Belgium to acquire European Commission offices worth 1 billion euros

Brussels (Belga) – The Federal Holding and Investment Company (SFPI-FPIM), the investment arm of the Belgian federal government, wants to take over 23 vacant European Commission buildings in Brussels, Belgian newspapers De Tijd and L’Echo reported on Thursday, based on sources involved in the discussions.

The Belgian federal government and the European Commission have been in exclusive negotiations for several months over a real estate deal worth about 1 billion euros. The Commission wants to get rid of most of the buildings it owns, accounting for 350,000 square meters of office space in prime locations in the city’s Leopold district.

Because a deal is in the works between a European institution and its host country, Belgium, the Commission does not have to organize a public tender. But the private sector will also play a role in the story. In a first phase, the SFPI will buy the buildings itself, but in a second phase it wants to tender the portfolio in tranches to renovate the buildings together with property developers. This will allow the FPIM to recover part of the estimated acquisition price of 1 billion euros.

The sale should help the Commission achieve its ambitious environmental goals. It announced in 2021 that it would abandon half of its 50 office buildings in Brussels by 2030 because of growing remote work and greening offices. It does seem likely that the Commission will rent offices in some renovated buildings. Both the SFPI and the Commission are unwilling to comment for now. (March 30)

Slovak Parliament approves country’s position on support for Ukraine

Bratislava (TASR) – In a vote on Wednesday, members of Slovakia’s parliament approved the position of the Slovak Republic on support for Ukraine in the context of the military aggression of Russia. The parliament also asked the government to respect this position at national level and in negotiations and votes in the institutions and bodies of the European Union.

The position shows that the Slovak Republic supports the provision of all-round assistance and support to Ukraine, which has an inalienable right to self-defense under the UN Charter in the event of an armed attack. With its position, Slovakia strongly condemns “the unprovoked and unjustifiable military aggression of the Russian Federation against Ukraine.”

The position also shows that Slovakia supports the sovereignty, independence and territorial integrity of Ukraine within its internationally recognized borders, as well as the sovereign right of Ukraine, its government and its citizens to decide on key issues for their future and national interest, including how and on what terms to settle the armed conflict and achieve a comprehensive, just and lasting peace.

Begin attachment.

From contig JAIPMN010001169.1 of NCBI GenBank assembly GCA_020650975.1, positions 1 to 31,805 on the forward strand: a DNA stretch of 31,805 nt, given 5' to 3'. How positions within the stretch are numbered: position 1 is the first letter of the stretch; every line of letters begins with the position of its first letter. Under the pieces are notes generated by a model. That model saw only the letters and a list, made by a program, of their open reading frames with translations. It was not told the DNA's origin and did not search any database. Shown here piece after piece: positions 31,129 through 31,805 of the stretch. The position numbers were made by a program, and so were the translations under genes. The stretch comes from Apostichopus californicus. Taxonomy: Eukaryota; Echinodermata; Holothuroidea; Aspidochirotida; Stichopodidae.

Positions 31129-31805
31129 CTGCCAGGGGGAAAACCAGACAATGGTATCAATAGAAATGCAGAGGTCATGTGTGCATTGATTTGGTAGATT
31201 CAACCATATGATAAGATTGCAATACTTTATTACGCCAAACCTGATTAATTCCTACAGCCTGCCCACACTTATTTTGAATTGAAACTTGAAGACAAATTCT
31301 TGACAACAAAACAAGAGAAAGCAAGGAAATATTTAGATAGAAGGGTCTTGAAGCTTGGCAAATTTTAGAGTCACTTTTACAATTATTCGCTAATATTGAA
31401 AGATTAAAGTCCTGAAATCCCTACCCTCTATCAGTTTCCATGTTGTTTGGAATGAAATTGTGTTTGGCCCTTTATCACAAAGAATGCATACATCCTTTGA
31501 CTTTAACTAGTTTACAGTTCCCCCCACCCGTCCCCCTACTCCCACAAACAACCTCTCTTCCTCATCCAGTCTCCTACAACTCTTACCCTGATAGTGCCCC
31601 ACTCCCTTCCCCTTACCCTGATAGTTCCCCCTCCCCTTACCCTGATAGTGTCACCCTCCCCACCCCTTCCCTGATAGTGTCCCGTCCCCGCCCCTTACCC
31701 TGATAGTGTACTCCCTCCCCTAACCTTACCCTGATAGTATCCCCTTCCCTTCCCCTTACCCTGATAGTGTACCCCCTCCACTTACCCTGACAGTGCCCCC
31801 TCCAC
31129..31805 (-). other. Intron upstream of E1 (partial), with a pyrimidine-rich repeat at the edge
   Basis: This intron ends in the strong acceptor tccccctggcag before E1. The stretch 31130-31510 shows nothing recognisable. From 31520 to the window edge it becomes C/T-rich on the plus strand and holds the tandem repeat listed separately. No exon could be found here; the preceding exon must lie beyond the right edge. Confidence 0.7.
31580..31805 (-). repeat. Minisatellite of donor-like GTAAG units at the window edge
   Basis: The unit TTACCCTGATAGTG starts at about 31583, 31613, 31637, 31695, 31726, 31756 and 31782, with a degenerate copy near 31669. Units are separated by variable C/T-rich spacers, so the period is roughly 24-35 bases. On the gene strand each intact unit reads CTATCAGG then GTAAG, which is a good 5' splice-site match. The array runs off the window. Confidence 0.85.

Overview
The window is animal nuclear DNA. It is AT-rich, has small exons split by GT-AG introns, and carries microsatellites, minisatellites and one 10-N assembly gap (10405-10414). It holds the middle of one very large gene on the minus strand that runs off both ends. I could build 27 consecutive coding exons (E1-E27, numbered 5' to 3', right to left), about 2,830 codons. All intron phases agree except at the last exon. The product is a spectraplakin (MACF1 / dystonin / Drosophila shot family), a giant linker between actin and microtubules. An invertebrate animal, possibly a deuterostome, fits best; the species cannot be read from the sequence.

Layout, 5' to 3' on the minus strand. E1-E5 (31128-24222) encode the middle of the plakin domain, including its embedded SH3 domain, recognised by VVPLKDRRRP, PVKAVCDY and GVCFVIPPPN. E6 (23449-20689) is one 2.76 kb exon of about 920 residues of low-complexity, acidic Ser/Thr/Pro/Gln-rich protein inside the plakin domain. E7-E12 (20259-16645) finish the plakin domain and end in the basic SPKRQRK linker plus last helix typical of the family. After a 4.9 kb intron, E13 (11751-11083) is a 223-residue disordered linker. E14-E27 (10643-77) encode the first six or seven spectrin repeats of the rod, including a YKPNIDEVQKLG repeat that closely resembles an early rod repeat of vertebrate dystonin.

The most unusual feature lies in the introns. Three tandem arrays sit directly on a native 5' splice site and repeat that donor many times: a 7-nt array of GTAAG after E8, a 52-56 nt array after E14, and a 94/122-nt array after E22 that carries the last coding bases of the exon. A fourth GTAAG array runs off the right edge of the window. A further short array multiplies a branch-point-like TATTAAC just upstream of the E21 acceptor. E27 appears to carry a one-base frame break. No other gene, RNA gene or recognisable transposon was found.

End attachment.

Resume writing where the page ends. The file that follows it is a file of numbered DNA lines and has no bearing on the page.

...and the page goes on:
The position also declares that Slovakia will proceed adequately in the formulation of European policy in the context of Russia’s military aggression against Ukraine and in the implementation of appropriate measures in the name of the stability and prosperity of its immediate neighborhood, the wider region and Europe. (March 30)

Farmers in Bulgaria protest over agricultural imports from Ukraine

Sofia (BTA) – Bulgarian grain farmers have launched a three-day national protest against the duty-free import of agricultural goods from Ukraine.

The country’s imports of sunflower seeds from Ukraine have increased 20-fold in a year, according to the Ministry of Agriculture. “No economy can withstand such pressure. We need measures linked to European legislation, because we cannot solve this problem in Bulgaria. I would like it to be made clear in Brussels that the countries that are closer to the conflict in Ukraine are paying a much higher price, and solidarity in Europe must also be with its own farmers. I hope that Europe will react quickly,” said Bulgarian Agriculture Minister Yavor Gechev.

Bulgaria produces about 2 million tons of sunflower seeds annually, no more than 5-10 percent of which have been sold so far, said the National Association of Grain Producers, the organizer of the protest.

At the end of last week, the European Commission approved the first amounts of aid for Bulgarian farmers because of the impact of Ukrainian agricultural imports. Sofia is demanding an increase in European compensation. Bulgaria will demand an additional 50 million euros as compensation, local media reported. In a report from the European Commission on the short-term outlook for EU agricultural markets in 2023, the Commission acknowledged that increasing imports of agricultural goods from Ukraine negatively impact the Bulgarian market. (28-29 March)

EU energy ministers in favor of extending gas cuts, with an exception for Slovenia

Brussels (STA) – The EU’s energy ministers reached a political agreement on Tuesday to extend the gas cut regulation until the end of March 2024. Between 1 April 2023 and 31 March 2024, the Member States will seek to reduce consumption by 15 percent compared to the average gas consumption between April 2017 and March 2022.

The ministerial agreement grants Slovenia an exception, because it will largely replace coal with gas in the electricity supply and district heating of Ljubljana, in line with its climate targets.

“The exception we have achieved is of great importance for us,” said Slovenian Energy Minister Bojan Kumer, who supported the extension of the regulation, on the sidelines of the meeting. Without this exemption, the savings Slovenia achieved between August 2022 and March 2023 would be offset, said Kumer.

This is a compilation of the European coverage of enr news agencies. It is published Tuesdays and Fridays. The content is an editorial selection based on news by the respective agency.